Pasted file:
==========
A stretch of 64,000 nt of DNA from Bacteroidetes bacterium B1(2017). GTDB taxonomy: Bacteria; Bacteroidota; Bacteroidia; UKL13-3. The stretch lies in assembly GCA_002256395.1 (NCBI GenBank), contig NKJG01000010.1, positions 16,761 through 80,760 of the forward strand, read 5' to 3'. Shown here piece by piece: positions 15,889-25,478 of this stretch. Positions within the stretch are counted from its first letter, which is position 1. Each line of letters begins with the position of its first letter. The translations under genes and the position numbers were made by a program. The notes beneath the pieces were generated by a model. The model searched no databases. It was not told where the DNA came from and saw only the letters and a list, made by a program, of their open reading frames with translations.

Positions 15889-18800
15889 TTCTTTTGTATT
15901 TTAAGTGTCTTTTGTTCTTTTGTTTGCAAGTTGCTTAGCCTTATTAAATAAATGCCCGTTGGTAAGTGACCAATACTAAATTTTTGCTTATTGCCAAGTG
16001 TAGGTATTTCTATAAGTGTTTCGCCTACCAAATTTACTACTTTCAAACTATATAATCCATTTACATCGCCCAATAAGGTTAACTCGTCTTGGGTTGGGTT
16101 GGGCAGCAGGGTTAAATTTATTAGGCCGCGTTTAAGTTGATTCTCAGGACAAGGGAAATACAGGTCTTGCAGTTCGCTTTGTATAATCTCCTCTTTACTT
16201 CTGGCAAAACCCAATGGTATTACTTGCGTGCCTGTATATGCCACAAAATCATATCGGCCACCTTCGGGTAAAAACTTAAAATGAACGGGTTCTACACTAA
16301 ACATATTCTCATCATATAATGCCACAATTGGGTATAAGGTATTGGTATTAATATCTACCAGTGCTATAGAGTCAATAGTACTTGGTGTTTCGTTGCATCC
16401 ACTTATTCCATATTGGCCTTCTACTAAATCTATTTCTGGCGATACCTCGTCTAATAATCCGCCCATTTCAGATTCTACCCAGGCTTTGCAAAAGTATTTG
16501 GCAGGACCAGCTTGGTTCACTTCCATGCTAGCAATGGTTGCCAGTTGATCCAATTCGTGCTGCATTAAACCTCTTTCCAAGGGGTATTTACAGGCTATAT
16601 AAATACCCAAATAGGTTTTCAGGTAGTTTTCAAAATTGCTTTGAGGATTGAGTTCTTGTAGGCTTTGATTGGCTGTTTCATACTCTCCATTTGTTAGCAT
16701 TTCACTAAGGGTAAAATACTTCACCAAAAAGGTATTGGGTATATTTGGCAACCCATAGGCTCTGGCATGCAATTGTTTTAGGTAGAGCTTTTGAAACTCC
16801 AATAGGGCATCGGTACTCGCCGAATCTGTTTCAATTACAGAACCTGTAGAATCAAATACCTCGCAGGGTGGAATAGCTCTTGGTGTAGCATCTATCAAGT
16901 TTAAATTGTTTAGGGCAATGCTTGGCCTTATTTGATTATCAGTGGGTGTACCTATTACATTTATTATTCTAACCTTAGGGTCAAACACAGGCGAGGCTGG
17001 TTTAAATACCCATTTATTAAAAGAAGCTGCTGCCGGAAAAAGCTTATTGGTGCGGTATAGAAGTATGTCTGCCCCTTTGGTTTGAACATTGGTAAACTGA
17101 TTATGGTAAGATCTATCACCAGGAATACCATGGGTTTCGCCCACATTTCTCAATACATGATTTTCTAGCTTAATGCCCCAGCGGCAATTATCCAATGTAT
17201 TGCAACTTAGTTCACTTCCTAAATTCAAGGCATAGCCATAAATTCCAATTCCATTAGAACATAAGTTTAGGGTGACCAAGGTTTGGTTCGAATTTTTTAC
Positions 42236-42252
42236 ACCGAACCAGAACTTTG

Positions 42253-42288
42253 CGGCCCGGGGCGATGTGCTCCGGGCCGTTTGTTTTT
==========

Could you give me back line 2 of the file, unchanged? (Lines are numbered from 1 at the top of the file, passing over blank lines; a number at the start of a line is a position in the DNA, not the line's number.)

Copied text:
Positions 15889-18800